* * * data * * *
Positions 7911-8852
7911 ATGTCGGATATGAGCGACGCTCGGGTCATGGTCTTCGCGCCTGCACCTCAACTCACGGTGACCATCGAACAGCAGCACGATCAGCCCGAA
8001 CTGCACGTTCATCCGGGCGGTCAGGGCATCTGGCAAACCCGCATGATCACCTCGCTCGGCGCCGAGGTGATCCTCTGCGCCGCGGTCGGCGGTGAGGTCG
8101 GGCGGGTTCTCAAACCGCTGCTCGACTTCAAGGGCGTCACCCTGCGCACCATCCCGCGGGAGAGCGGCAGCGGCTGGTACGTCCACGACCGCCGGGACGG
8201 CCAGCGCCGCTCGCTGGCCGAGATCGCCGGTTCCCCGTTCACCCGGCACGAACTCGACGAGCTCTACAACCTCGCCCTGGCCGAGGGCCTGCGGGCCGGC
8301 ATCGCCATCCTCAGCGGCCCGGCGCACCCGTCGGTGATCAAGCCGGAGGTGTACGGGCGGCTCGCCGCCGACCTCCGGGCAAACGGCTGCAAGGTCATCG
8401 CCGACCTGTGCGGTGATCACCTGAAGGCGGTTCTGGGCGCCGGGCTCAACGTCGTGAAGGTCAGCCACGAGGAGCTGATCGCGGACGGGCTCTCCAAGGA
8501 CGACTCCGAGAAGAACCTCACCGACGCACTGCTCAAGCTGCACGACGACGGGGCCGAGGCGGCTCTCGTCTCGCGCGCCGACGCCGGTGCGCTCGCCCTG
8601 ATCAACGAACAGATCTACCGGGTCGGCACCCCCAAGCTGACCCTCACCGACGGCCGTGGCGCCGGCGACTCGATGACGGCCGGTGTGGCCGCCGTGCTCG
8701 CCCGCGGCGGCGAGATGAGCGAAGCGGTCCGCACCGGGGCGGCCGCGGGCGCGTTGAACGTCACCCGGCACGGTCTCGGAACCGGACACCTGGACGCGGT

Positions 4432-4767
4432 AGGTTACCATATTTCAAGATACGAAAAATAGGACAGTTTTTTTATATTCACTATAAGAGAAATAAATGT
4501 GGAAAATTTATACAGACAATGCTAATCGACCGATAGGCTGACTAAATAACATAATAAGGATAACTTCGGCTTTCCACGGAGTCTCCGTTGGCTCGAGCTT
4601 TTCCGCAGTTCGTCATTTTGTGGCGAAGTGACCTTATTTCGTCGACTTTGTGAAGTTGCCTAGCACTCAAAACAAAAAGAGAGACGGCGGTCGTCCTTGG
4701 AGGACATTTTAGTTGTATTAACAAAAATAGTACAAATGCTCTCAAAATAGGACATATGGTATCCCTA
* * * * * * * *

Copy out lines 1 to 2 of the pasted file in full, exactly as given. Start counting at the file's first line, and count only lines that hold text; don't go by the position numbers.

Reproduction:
Positions 7911-8852
7911 ATGTCGGATATGAGCGACGCTCGGGTCATGGTCTTCGCGCCTGCACCTCAACTCACGGTGACCATCGAACAGCAGCACGATCAGCCCGAA